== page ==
A revolution is starting to sweep the thoroughbred racing world.
It is so profound that it may, in one bold stroke, revitalize an industry whose business has been declining ominously in the last few years.
It is tinged with irony, because the salvation of racing may be precisely what many people within the industry took to be its curse: gimmick betting.
But since Hollywood Park in Inglewood, Calif., introduced a form of gimmick betting called the Pick Six, even the most skeptical and reactionary racing officials acknowledge that its results have been spectacular.
Hollywood's customers have been betting an average of $429,000 a day on the Pick Six over the last two months. The track's attendance has skyrocketed, up 28 percent over last year, and the overall betting has risen 25 percent.
Seeing these figures, tracks across the country have been scrambling to start their own Pick Six wagering. Chicago's Arlington Park introduced the gimmick this week. Monmouth Park and Atlantic City Race Track will follow suit later this month. Maryland will probably have the Pick Six by the fall.
The reason for the gimmick's enormous popularity is obvious: greed. The object of the Pick Six, as the name implies, is to pick the winners of six consecutive races -- at Hollywood Park, the second through the seventh. Because of the difficulty of this task the payoffs are often astronomical.
In mid-May, the owner of a hot dog stand won $305,668 at Hollywood. His record was eclipsed a week ago when a doctor won $375,897. And that record is not expected to last long.
The concept of the Pick Six is hardly new; Caliente Race Track in Mexico has been luring Californians south of the border for years with the promise of enormous payoffs. But the current impetus for the Pick Six was provided by the installation of computerized ticket-selling equipment at Hollywood and most other major tracks across the country. The equipment made betting six races on a single ticket technologically feasible.
Vernon Underwood, Hollywood's chairman of the board, had seen a version of the Pick Six operating successfully in Europe. Because of his enthusiasm, the track asked permission of the California Racing Board to try the gimmick. Hollywood overcame stiff opposition from the holier-than-thou pursists at the state's other major track, Santa Anita, and set up the ground rules for the Pick Six.
Players mark their selections for each of the six races in pencil on a special card, which can then be pushed through a scanner that records all the bets. If a player makes two selections in each race that is a total of 64 different combinations, costing $128, but the computer records them all instantaneously.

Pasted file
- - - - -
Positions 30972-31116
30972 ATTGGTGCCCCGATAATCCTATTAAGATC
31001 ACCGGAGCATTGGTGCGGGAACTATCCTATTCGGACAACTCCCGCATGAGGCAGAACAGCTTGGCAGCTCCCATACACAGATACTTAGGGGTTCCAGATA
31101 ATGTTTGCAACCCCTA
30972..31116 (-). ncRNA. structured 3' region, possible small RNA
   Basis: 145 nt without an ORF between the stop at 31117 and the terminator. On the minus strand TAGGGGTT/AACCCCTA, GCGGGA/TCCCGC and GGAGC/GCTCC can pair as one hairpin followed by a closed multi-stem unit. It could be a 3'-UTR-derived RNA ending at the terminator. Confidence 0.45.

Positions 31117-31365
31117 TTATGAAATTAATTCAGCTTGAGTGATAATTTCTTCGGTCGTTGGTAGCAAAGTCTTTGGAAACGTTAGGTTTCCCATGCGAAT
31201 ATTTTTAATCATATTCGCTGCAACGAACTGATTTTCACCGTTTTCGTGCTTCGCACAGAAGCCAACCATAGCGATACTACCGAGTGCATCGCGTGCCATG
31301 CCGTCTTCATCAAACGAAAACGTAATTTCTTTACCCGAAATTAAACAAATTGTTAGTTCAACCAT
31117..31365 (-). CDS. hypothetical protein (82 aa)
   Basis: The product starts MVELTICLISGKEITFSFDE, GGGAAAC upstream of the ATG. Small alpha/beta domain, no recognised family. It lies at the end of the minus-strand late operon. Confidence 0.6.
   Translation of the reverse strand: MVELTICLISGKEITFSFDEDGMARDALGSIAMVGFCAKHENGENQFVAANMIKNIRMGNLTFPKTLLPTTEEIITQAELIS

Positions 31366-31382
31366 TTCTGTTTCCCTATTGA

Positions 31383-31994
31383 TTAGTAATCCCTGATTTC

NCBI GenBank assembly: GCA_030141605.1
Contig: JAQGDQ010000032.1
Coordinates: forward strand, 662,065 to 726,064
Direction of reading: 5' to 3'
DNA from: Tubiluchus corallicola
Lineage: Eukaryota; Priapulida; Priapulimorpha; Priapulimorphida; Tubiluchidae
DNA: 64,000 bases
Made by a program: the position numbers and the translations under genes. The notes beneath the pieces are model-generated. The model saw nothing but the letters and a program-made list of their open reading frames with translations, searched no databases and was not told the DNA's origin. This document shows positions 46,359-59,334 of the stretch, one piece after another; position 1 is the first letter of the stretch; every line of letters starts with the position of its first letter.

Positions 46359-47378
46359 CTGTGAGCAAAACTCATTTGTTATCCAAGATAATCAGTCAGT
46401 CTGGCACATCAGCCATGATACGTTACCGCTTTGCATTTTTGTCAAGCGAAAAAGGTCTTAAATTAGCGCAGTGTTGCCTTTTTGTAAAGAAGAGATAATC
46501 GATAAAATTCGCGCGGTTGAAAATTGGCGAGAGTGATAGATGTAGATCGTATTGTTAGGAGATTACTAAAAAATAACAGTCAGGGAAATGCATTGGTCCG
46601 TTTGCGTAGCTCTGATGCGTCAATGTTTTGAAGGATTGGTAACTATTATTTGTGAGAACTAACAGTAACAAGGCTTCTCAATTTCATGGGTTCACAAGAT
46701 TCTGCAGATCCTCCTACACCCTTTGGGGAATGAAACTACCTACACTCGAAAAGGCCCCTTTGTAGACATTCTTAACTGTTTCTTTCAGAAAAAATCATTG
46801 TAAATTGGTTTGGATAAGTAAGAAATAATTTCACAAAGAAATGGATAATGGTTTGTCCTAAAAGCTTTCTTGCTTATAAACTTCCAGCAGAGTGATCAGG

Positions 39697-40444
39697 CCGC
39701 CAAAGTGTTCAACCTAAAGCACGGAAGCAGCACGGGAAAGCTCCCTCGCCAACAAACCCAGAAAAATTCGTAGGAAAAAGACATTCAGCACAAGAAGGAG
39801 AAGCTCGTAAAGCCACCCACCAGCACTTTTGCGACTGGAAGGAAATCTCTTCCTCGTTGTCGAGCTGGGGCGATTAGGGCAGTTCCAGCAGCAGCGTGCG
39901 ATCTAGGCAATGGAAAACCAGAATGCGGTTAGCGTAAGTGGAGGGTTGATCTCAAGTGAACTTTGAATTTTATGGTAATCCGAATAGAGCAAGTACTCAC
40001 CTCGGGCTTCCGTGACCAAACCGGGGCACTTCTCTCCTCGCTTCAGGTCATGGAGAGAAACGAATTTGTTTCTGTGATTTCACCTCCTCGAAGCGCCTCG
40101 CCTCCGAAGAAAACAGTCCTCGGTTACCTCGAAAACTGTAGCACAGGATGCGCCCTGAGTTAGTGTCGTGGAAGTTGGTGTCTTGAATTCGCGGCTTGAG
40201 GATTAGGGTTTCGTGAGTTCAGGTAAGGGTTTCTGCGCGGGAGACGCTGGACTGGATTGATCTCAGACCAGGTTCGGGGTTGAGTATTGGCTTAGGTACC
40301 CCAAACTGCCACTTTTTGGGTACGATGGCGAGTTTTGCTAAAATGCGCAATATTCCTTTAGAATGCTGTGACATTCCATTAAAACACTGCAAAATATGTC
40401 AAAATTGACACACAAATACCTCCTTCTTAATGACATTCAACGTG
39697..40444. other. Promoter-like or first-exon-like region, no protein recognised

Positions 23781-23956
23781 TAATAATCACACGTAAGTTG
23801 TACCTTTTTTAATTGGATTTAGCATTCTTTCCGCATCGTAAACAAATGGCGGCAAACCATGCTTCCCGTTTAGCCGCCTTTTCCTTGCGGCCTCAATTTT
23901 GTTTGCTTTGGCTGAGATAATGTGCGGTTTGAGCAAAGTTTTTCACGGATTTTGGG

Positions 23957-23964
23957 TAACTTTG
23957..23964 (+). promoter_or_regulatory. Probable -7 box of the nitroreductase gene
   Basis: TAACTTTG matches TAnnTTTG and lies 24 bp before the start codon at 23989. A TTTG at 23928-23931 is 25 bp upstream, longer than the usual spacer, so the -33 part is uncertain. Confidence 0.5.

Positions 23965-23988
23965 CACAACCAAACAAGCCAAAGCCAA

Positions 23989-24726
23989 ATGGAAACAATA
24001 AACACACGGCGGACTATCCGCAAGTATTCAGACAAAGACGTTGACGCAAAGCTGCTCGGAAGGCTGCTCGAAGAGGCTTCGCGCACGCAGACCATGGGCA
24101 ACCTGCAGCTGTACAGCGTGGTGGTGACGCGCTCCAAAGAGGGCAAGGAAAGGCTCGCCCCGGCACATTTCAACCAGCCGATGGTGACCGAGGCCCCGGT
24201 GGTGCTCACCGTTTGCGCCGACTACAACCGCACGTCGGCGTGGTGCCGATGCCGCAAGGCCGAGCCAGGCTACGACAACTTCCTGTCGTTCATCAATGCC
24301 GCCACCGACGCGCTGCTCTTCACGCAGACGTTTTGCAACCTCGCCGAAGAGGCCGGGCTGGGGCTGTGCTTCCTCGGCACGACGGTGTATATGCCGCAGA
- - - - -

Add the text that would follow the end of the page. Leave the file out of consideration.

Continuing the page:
Seventy-five percent of the money in the Pick Six pool is distributed among the people who select the larest number of winners (which usually is six). Twenty-five percent of the pool goes as a consolation prize to people who pick the second-largest number of winners (usually five).
One of the popular arguments against gimmick wagers -- that they cause corruption -- obviously doesn't apply to the Pick Six. Even if sinister fixers did manage to insure that a couple of favorites were going to lose in the Pick Six, they would still have to spend several million dollars to tie up all the remaining possible combinations.
But a more persuasive argument against the Pick Six is the one Santa Anita officials presented to the California Racing Board. They maintained that gimmick bets with large payoffs take too much money out of circulation and thus have a negative impact on a track's business.
If 3,000 people at a track hit a $100 payoff, they go right back to the windows and keep that money recirculating through the parimutuel machines. But if one man cashes a $300,000 ticket, the track will see little of that money again.
This argument sounds logical, but in the case of the Pick Six it has proved wrong. On the contrary, the Pick Six has succeeded in luring fresh money to the track.
It has excited not only regular horseplayers who want to employ their handicapping skills to make a fortune, but also people who would otherwise be playing a lottery.
Hollywod operates "early-bird" betting windows that open before regular racing hours, and average $90,000 a day in Pick Six business at these windows. "Most of that is new blood," a Hollywood official said. "A lot of people come and turn in 15 or 20 $2 cards as if they're bringing them for everybody at the office.
Most of these people are probably playing hunches or lucky numbers.But the day will come when they are moved to pick up a copy of the Daily Racing Form and try to apply a little logic to their selections. Every time that happens, a new horseplayer will be born.